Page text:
Honoring UT’s Inventors
To most people, the word inventor conjures up an Enlightenment figure or father of the Industrial Revolution toiling alone in his workshop or laboratory. But, of course, inventions did not just occur in the past. Our modern experience is defined by inventions that continue to bubble up at an ever-accelerating rate. No era can lay greater claim to invention than ours.
Tonight (December 6), our Office of Technology Commercialization honors two of UT’s greatest: Professor John Goodenough and Professor Adam Heller. I have invoked Dr. Goodenough’s development of the lithium-ion rechargeable battery numerous times while illustrating to audiences the synergy between teaching and discovery at a research university. Dr. Heller, who, coincidentally, is another pioneer of lithium batteries, is celebrated for his advances that have enabled millions of people with diabetes to monitor their condition painlessly. What a gift both professors have given the world.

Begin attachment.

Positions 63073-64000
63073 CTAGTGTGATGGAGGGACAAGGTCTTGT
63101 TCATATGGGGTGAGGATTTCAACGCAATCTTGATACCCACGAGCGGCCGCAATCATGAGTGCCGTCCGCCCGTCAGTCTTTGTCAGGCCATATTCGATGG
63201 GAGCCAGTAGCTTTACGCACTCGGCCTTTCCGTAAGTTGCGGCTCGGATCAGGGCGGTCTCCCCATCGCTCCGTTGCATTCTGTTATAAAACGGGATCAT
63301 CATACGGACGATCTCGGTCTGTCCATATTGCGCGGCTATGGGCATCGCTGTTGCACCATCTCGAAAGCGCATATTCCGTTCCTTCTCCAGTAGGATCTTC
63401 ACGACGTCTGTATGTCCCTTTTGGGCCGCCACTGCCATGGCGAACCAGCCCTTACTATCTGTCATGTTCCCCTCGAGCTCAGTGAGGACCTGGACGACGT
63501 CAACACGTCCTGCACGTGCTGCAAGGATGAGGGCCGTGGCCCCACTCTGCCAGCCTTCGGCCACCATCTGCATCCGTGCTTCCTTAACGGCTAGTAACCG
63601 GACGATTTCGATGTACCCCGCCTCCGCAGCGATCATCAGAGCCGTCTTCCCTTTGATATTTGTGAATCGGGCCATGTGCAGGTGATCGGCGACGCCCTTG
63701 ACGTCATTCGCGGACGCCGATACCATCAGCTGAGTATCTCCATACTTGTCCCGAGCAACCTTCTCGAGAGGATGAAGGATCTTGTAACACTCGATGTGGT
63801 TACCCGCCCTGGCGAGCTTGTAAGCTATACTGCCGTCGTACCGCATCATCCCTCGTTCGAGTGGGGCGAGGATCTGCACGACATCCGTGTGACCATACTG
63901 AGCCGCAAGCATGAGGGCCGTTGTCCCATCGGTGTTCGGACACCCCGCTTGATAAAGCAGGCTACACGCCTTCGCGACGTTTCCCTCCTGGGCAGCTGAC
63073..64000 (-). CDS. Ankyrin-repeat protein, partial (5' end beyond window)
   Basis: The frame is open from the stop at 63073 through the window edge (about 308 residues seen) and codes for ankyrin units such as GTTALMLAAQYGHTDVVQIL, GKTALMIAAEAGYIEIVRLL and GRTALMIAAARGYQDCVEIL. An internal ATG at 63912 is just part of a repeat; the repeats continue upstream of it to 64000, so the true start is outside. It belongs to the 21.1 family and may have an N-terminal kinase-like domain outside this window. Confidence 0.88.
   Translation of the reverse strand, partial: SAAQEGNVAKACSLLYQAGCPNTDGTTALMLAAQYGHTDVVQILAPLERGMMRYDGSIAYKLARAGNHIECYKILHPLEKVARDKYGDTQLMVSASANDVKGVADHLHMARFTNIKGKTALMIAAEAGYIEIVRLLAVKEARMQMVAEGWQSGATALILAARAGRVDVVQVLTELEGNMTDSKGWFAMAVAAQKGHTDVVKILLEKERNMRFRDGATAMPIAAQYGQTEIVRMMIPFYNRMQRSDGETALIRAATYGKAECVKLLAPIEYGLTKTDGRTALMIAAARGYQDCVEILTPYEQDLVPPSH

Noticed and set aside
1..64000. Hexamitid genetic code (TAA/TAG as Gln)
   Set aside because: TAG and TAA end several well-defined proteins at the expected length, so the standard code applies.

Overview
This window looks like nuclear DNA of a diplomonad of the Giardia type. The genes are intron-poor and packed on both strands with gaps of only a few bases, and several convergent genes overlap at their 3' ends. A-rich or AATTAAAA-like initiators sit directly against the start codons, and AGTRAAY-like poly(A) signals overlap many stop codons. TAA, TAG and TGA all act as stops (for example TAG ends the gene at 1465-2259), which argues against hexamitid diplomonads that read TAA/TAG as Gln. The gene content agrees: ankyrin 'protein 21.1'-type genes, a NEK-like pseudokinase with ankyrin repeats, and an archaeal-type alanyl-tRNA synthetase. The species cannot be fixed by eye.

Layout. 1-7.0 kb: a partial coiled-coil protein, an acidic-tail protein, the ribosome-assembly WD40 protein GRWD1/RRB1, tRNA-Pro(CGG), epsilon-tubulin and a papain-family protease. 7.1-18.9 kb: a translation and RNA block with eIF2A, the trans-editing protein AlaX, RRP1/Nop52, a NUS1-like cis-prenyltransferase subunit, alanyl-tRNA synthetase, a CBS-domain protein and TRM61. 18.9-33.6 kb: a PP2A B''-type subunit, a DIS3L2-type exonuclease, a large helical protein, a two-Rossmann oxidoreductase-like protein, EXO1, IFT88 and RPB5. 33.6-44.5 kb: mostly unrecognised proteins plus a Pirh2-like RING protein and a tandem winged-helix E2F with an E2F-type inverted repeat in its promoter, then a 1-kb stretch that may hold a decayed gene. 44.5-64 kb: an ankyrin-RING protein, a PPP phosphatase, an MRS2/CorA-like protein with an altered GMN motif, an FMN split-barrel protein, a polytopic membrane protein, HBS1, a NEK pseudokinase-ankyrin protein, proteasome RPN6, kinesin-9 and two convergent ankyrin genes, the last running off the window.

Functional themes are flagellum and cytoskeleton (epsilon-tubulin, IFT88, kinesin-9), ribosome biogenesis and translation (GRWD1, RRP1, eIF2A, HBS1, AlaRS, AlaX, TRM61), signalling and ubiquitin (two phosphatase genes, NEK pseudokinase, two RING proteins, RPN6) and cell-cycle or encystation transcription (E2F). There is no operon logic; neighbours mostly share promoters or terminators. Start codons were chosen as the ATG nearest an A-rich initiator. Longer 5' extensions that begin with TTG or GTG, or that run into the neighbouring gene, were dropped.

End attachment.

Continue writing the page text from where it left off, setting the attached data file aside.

I’d like to share a short video on these two faculty members with you.
Congratulations to professors Goodenough and Heller on their life-changing contributions to society. Tonight, 48 other faculty members who have received patents over the University’s last fiscal year also will be honored. I’m proud of all the University’s many inventors. It is never more evident than on occasions like this that what starts here changes the world.